There are, however, a couple of things that prevent me from awarding this biography a full 5-Star rati
Feb 27, 2013 Daniel rated it really liked it  ·  review of another edition
Shelves: history
If you're a political buff in America, then reading a biography of FDR for the first timeis a bit like watching Casablanca for the first time--maybe you don't know the story entirely, but you could quote all the memorable lines (even the one that isn't even in the movie). And given the breadth and depth of FDR's influence on America, any single volume, no matter how long, is going to struggle to give any particular accomplishment more than cursory attention.

So how does Jean Edward Smith fare, wi
Shawn Thrasher
Apr 15, 2015 Shawn Thrasher rated it really liked it  ·  review of another edition
This is one of the best pieces of nonfiction I've read in many months. Smith's writing style is superb; this isn't hagiography or hatchet-jobbery either. You can't write about a revered historical figure like Franklin Roosevelt without some sense of laud, but Smith maintains a mostly even keel. FDR has warts on show here. What I thought was particularly interesting was the Smith's premise that four women - Franklin's mother Sara, his wife Eleanor, his secretary Missy LeHand, and his one time mis ...more
Jul 04, 2008 Bap rated it it was amazing  ·  review of another edition
Shelves: biography
I can't believe that I have never read a biography of FDR and I was amazed at how much I learned. FDR was a contradiction. A patrician born to old money, established wealth. To get some idea, shortly after he was marriedm, his mother Sara gave the newly weds a beach front cottage at Campabello Island, a cottage with 34 rooms. he was an unlikely candidate to step in to save this country from revolution. The depression was so unlike anything my generation has experienced. Not only malnutrition, un ...more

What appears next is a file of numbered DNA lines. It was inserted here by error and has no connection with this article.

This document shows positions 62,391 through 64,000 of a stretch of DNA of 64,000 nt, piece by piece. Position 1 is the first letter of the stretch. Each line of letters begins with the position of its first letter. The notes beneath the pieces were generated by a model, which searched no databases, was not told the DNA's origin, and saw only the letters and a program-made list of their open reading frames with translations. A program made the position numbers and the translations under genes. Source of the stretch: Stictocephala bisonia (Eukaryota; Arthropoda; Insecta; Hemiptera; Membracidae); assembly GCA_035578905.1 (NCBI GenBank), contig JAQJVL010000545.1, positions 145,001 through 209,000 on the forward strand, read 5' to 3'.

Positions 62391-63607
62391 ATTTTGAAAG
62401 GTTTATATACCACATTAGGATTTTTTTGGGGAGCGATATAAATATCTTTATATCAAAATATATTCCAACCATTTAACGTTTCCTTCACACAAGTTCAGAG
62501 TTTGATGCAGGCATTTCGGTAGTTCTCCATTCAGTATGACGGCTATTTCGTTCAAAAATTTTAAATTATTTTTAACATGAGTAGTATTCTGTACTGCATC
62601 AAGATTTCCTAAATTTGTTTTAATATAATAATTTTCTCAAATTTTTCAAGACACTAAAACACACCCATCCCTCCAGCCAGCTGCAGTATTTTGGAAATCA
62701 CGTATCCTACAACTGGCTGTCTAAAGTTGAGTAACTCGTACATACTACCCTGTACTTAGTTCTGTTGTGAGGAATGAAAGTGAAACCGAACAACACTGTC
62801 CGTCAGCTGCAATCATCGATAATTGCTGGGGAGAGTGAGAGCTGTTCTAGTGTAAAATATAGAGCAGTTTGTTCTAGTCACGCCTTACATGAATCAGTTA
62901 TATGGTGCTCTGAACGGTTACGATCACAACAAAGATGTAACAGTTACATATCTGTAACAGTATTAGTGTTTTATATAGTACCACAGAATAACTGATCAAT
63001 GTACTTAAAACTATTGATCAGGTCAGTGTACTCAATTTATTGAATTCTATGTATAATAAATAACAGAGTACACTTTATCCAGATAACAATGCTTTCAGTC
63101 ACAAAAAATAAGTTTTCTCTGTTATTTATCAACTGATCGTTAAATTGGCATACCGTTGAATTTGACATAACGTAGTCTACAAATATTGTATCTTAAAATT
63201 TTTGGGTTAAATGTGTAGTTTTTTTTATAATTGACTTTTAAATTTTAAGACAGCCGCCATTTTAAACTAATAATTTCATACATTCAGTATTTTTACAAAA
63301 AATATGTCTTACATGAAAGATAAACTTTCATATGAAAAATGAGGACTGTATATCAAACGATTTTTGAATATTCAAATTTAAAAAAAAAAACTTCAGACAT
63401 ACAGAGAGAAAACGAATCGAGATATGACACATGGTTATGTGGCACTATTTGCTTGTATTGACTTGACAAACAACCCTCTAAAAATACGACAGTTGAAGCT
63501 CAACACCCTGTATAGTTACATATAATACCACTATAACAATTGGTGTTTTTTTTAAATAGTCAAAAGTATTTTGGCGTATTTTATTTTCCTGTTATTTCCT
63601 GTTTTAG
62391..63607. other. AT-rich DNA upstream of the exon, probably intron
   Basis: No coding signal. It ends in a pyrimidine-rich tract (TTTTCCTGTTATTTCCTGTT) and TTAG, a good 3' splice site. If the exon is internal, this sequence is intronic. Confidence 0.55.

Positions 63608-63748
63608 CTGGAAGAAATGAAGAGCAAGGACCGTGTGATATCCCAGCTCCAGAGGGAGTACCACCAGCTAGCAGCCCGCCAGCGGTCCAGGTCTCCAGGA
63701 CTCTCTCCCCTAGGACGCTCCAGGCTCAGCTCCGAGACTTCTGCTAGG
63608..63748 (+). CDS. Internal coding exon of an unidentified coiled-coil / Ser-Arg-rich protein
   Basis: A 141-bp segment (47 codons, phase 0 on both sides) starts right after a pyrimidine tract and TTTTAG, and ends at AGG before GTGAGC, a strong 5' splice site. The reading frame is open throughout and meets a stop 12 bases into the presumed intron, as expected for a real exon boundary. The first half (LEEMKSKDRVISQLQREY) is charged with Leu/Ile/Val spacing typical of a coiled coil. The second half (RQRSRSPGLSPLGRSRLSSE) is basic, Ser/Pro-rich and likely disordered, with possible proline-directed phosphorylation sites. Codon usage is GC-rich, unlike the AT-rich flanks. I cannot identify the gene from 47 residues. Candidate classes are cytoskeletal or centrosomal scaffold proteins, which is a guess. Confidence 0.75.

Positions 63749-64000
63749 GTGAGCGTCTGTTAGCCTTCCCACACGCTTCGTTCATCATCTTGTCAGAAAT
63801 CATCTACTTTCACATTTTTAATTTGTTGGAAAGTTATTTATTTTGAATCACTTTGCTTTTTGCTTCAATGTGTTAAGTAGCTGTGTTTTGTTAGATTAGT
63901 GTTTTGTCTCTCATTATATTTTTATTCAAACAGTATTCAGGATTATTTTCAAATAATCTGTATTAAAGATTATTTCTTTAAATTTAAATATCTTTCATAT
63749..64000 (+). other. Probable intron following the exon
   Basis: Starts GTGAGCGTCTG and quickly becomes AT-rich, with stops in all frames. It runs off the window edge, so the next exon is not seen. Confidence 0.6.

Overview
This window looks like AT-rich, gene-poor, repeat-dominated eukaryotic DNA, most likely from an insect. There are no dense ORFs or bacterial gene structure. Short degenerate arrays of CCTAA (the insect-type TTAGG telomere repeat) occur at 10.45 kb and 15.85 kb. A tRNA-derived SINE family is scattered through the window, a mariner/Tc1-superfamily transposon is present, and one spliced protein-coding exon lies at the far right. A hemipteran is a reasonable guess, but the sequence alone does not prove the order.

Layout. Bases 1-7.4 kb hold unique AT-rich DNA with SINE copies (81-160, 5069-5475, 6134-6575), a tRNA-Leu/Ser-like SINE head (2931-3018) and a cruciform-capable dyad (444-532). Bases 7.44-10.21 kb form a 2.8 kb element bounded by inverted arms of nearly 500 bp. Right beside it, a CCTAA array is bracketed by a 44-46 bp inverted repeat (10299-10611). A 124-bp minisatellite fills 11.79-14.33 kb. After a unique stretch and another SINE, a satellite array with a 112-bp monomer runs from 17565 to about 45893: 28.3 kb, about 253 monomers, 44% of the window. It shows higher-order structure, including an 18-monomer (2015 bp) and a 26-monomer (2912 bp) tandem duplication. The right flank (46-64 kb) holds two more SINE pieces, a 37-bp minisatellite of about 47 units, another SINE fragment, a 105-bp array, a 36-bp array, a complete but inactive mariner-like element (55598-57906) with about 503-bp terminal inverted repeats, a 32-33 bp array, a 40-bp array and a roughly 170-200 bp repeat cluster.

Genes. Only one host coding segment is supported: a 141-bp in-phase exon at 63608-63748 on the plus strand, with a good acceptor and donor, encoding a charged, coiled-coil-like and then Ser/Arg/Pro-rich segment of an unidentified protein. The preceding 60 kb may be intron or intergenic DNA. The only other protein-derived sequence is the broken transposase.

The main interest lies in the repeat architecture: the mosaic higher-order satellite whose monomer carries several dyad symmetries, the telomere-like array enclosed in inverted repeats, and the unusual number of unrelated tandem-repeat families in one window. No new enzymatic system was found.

Nov 10, 2011 Marijan rated it it was amazing  ·  review of another edition
An extensive, objective and interesting biography of one of the greatest presidents USA ever had. very informative.
Aug 24, 2009 Richard rated it it was amazing
Jean Edward Smith acknowledges that there is no lack of biographies of Franklin Delano Roosevelt or histories of the time period in which he lived, but he wanted to bring something new to current readers who have not realized the importance of this president who led the nation in times of the worst economic catastrophe and most momentous war in history. Smith attributes this hazy memory of FDR not only to the passage of time since the Roosevelt era, but to the efforts of conservative leaders fro ...more